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Making the Most of Mediation: How To Be Comfortable In Your Mediation Session

Mediation is a process that is driven by the parties.  It stands to reason, then, that the parties participating get out of it what they put into it.  To make the most of mediation, it is helpful if those taking part are comfortable and sufficiently prepared.  What follows are some tips and suggestions for anyone facing an upcoming mediation to consider:

  1. What is mediation?  The more I have participated in mediation over the years, and the more I have observed the comments and perceptions of people who are not immersed in it, it has become clear to me that mediation is not widely understood.  The fact that there are a variety of mediation styles (facilitative, evaluative, transformative, etcetera) only adds to the lack of clarity.  Before showing up to take part in your mediation session, it can be helpful to understand what you are getting yourself into.  A variety of sources are available to help, including the Mediation Agreement, advice from your legal representative and information that is sometimes circulated by the mediator him/herself to assist in preparations.

  2. Authority to settle.  To make the most of the opportunity to resolve a conflict at mediation, it is imperative for those attending to have the authority to settle.  This can be a particular challenge for condominium corporations, with Boards of Directors made up of volunteers who are not all readily available to attend or otherwise participate directly.  Often, a representative of or from the Board is present with instructions and guidelines for settlement provided to them in advance.  Unfortunately, such parameters are often positionally based and do not account for the potential for outside the box thinking that may ensue through the examination of each party’s interests.  Consider what will happen if a settlement option arises at the mediation which was not considered previously.  Failing to accept a good settlement option which surfaces at mediation due to a lack of settlement authority may be viewed as bad faith or otherwise serve to escalate the conflict.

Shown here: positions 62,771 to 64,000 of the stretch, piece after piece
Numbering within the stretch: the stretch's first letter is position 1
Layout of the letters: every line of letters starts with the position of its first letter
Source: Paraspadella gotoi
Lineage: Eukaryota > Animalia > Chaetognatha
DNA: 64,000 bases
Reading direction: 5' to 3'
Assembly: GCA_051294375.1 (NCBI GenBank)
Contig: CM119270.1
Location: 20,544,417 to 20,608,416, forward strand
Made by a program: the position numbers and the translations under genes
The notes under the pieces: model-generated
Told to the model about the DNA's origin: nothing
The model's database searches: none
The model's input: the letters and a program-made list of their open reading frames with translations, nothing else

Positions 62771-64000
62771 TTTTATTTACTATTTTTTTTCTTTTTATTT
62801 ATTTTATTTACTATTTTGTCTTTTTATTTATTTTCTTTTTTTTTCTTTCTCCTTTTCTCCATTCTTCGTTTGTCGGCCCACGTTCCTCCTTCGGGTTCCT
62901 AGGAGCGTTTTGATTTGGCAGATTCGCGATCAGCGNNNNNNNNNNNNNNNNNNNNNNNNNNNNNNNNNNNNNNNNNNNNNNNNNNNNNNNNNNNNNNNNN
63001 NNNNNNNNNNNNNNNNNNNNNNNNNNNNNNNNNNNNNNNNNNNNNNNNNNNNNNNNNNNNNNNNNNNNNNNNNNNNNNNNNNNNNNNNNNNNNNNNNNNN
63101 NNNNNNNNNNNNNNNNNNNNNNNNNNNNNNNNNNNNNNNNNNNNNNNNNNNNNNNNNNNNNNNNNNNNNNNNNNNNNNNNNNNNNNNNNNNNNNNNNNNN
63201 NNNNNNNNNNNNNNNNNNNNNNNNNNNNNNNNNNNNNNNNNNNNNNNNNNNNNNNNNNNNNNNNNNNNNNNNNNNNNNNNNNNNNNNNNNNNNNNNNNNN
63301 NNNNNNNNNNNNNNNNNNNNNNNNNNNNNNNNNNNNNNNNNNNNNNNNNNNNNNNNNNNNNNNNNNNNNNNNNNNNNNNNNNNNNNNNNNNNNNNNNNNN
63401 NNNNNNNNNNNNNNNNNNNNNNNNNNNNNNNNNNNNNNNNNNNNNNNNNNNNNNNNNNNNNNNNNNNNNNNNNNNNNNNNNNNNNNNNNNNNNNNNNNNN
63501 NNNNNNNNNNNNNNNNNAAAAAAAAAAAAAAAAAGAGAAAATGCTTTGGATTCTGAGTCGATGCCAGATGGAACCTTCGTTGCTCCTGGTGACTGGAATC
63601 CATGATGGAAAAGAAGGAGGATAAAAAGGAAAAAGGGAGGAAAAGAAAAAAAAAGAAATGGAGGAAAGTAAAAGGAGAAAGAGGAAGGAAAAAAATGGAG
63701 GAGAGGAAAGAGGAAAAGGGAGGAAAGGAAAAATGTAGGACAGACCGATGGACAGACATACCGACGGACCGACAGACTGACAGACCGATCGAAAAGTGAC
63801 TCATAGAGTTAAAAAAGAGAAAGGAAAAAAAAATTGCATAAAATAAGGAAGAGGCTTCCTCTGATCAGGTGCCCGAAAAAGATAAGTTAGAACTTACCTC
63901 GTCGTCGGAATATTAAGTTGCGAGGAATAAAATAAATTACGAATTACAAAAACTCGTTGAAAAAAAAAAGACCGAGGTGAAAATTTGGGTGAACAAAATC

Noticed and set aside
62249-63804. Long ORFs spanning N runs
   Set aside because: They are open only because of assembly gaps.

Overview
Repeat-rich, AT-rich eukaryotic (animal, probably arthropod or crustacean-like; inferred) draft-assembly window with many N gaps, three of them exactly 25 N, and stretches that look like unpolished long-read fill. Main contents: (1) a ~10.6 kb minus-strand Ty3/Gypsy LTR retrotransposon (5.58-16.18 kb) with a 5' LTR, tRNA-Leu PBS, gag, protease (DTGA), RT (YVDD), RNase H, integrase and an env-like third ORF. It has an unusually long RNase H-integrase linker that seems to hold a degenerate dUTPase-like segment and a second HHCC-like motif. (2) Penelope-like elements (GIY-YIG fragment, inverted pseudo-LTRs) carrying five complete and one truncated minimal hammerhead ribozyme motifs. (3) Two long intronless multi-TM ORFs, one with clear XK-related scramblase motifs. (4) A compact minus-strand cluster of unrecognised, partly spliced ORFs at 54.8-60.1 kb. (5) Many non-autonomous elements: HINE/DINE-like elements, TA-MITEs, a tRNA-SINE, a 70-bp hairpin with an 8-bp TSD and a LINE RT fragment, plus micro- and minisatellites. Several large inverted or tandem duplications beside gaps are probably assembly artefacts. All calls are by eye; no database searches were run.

By way of example, a colleague was involved in a mediation that appeared to be progressing well. However, when the clock reached 1pm, one party abruptly left the session without warning.  It came to light, after the fact, that his instructions expired at 1pm, which proved difficult to explain as the other party questioned if the conciliatory approach taken until the unexpected departure was genuine.
  1. Comfort.  Mediation is most effective when the parties participating are comfortable.  Particularly if this is your first time participating, think about what will put you most at ease.  If bringing someone along for support or advice will help, see if they can join you.  You may wish to bring a legal representative to assist in presenting your perspective and analyzing the legality of various settlement options to be discussed, though we do encourage parties themselves to actively participate to make the most out of the process.  It may even be little clarifications, such as the layout of the room or the temperature of the building (i.e. is it the type of setting that warrants wearing a sweater in the winter or the summer months?) that will help address some of the anxiety that many parties inevitably experience.